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Different Types of Accelerometers and Working Principle


Accelerometers are electromechanical devices used to measure acceleration forces acting on a body which can be static or dynamic. An accelerometer comprises two major systems: a mechanical sensing element and a mechanism to convert mechanical motion into electrical output. The measurement of acceleration can be categorized into the measurement of shock, vibration, motion and displacement.

Why use accelerometers?

Any object is bound to experience vibration or shock when it is disturbed by external forces or mechanical excitations. These forces may damage the object if they exceed the threshold limit that can be tolerated by the object.

Industrial equipment such as tuning forks, industrial pumps, conveyor belts, vibrating meshes, are examples of equipment which potential failures can be diagnosed from the change in vibration. This equipment can exhibit an excessive level of oscillation which may indicate loose fittings, damaged parts. If left alone, it will progressively lead to total failure which can be unsafe and force the company into operational shutdown for maintenance. Accelerometers can be used to monitor their vibration and provide the maintenance crew with an indication to schedule timely maintenance works if anomalies occur.

Accelerometers are not only used for industrial condition monitoring and structural health monitoring applications, but they are also extensively used in research and testing applications. For example, these vibration measuring sensors have been used for the development of vibration testing systems for earthquake testing, shaker tables, automotive crash test and product integrity testing. For some of these applications, accelerometers are also used to accurately measure excitation levels as researchers may also purposely recreate shocks to understand how the objects behave under these conditions.

How does an accelerometer work?

Accelerometers sense the pressing of mass on the surface/axis due to an external force applied to the object by mounting them on the tested objects. Users should fully understand their applications before choosing the accelerometers and integrating them as the mounting configuration will impact how the vibration is measured.  In the case of linear acceleration, a force acts on the proof mass, causing it to deflect. This deflection is then further converted into an electrical signal by the accelerometer. The movement of the Proof Mass is opposed by the Damper and Spring, making the system reach an equilibrium state.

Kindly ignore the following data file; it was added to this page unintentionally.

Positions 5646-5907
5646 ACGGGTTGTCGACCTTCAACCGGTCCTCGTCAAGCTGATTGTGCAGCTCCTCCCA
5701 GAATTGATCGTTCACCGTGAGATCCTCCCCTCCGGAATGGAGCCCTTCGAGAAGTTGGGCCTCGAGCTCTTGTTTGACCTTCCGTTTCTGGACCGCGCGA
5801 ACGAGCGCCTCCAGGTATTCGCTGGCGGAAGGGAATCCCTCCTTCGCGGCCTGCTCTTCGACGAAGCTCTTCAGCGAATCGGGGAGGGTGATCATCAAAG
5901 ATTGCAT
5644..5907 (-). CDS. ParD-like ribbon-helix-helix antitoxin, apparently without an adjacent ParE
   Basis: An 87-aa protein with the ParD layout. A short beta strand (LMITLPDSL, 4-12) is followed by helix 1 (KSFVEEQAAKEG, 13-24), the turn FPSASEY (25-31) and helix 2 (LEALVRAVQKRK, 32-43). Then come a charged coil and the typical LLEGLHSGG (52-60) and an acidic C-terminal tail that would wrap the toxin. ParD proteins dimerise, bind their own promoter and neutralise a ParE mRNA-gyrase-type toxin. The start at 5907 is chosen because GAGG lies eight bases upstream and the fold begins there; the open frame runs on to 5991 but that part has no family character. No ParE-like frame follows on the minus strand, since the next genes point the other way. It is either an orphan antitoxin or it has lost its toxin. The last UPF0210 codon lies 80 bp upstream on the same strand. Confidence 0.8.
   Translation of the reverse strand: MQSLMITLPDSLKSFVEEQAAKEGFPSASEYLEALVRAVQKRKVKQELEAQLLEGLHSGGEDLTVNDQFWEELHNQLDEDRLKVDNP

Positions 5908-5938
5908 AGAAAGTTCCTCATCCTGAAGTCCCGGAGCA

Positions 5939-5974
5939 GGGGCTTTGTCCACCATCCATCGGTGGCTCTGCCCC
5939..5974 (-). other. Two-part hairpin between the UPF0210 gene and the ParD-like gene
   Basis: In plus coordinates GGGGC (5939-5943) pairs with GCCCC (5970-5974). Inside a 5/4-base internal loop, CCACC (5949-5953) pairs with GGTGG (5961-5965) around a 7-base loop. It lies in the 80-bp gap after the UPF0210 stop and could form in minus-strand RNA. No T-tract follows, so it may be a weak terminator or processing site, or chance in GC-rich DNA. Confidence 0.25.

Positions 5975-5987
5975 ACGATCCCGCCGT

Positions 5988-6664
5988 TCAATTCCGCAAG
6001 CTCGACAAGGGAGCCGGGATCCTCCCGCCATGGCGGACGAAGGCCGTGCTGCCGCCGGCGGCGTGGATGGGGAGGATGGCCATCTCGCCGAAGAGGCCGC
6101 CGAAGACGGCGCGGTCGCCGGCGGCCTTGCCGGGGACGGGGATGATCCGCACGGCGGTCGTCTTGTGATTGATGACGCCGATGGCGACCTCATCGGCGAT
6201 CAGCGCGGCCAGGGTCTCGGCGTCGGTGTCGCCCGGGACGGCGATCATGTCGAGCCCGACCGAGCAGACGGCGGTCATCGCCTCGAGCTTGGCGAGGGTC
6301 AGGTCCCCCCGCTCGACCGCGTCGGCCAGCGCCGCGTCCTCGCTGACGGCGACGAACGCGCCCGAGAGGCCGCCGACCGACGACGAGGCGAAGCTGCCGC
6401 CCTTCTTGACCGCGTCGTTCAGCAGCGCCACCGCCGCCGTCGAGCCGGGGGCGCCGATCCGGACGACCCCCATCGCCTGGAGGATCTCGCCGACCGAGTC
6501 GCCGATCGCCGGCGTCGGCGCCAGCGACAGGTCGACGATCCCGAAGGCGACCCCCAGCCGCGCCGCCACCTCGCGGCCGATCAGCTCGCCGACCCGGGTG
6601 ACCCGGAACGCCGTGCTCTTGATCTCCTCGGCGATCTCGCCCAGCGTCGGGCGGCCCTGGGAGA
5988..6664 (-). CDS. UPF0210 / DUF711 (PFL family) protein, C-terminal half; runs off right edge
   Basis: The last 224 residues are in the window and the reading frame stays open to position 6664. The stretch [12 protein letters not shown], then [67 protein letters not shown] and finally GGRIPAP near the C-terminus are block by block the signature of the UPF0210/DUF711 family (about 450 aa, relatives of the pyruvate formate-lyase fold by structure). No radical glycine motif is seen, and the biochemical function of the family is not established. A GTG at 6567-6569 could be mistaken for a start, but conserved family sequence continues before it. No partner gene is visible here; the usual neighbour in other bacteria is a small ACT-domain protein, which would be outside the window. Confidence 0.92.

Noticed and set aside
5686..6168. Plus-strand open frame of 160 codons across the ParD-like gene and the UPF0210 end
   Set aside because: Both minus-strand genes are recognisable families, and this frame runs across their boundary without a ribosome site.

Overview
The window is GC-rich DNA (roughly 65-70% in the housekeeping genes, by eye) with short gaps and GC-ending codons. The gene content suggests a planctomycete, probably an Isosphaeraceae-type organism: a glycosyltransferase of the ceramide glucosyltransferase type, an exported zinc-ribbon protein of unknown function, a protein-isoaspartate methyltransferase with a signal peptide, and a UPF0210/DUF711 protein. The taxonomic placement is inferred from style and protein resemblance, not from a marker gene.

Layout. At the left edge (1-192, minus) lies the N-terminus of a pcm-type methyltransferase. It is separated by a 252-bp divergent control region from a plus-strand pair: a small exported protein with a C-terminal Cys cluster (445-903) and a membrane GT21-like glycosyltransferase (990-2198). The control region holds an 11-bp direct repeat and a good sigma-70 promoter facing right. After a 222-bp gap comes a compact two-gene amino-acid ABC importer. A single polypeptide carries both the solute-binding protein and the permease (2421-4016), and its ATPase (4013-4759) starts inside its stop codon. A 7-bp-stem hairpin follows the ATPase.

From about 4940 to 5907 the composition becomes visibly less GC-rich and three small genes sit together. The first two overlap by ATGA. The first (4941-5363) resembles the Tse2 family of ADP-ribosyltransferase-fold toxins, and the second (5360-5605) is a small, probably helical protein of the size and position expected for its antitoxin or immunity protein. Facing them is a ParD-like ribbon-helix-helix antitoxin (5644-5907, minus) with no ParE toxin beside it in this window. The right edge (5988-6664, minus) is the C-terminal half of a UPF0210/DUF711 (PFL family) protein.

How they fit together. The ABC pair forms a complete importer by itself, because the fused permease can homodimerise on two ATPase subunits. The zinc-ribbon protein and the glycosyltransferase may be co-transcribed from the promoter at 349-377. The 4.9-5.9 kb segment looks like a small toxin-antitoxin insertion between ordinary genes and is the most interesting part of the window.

Different Types of Accelerometers

Accelerometers are available in different sizes, shapes and technology. They can measure from as low as 2g-level to 200,000g-level. In general, there are three types of accelerometers used in industrial testing applications, shown below.

Piezoresistive Accelerometer

Piezoresistive accelerometer utilizes strain gauges with a full Wheatstone bridge configuration to convert mechanical stress to a DC output voltage. The mechanical stress caused by acceleration, shock, vibration or external forces causes a change in the electrical resistance of the piezo materials. The output voltage varies with the amount of stress applied to the accelerometer. Piezoresistive accelerometers utilize MEMS (Micro-Electro-Mechanical System) technology making it suitable for measuring DC-response, steady-state acceleration with minimum zero shift. This allows the bridge element to returns to its ideal state immediately after the shock event which minimizes errors in long-duration shock measurement applications.

Working Principle of MEMS Accelerometer

Piezoelectric Accelerometer

The sensing elements in piezoelectric accelerometers are made of quartz crystals, piezoceramics (Lead Zirconate titanate) or tourmaline crystals or lithium niobate which allow them to operate in high-temperature environments. Acceleration is measured by measuring the changes in electrical charge as the result of mechanical forces. Piezoelectric accelerometers are ideal for general condition monitoring applications or the measurement of high-frequency vibration.

IEPE (Integrated Electronics Piezoelectric) accelerometers are piezoelectric accelerometers that are designed with built-in integrated electronics to amplify the signal before transmitting it to the data acquisition system. The electronics converts the high impedance signal of the piezoelectric material into a voltage signal with low impedance of typically 100 Ω. This configuration allows for signal transmission across long cable lengths without significant loss of quality.

Working Principle of Piezoelectric Accelerometer

Variable Capacitance Accelerometer

Variable Capacitance accelerometers utilize MEMS capacitive technology which offers superior performance compared to the popular piezoelectric accelerometer. They are manufactured using the silicon microfabrication technique which introduces economic feasibility for high volume manufacturing applications. Its popularity amongst OEM manufacturers is also due to its low power consumption, excellent measurement linearity and independence of temperature.

The variable capacitance accelerometer is ideal for measuring a very low, DC-response acceleration such as motion or seismic measurement. It also has a high sensitivity for detecting even a tiny vibration while providing excellent linearity and temperature independence. For example, a capacitive accelerometer with a frequency response from 0Hz to 15Hz will provide a sensitivity of 1V/g compared to an average of 10mV/g in a piezoelectric accelerometer.

Working Principle of MEMS Accelerometer

For more information, please visit this page to browse the full range of our accelerometers.

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